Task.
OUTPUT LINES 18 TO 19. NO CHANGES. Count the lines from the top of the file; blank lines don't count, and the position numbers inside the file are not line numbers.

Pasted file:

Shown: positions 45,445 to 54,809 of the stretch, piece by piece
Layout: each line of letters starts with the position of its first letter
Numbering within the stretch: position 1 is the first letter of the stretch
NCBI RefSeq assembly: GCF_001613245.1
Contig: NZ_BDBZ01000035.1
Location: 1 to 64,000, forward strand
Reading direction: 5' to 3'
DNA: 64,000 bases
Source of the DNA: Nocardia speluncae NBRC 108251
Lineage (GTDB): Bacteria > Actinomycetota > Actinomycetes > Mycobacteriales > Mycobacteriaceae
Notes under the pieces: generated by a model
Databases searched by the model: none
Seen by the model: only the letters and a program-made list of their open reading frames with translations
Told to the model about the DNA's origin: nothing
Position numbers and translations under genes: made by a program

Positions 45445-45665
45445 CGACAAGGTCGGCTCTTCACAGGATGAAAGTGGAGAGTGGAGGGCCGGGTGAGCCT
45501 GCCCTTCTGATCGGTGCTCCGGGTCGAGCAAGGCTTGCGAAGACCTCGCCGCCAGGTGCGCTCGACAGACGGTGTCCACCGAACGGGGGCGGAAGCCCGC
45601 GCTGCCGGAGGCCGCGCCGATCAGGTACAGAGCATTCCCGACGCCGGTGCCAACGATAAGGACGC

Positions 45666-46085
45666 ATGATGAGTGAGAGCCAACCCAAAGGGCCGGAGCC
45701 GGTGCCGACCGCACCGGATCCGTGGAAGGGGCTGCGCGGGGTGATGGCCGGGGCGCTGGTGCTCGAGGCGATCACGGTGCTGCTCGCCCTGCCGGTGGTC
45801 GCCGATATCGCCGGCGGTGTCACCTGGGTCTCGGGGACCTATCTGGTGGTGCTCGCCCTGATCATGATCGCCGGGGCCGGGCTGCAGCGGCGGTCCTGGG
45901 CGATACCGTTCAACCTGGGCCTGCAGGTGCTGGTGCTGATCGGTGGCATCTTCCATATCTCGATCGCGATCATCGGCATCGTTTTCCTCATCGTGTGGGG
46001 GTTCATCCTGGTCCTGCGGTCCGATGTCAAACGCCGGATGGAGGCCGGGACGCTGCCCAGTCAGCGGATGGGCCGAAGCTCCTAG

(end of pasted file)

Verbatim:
45501 GCCCTTCTGATCGGTGCTCCGGGTCGAGCAAGGCTTGCGAAGACCTCGCCGCCAGGTGCGCTCGACAGACGGTGTCCACCGAACGGGGGCGGAAGCCCGC
45601 GCTGCCGGAGGCCGCGCCGATCAGGTACAGAGCATTCCCGACGCCGGTGCCAACGATAAGGACGC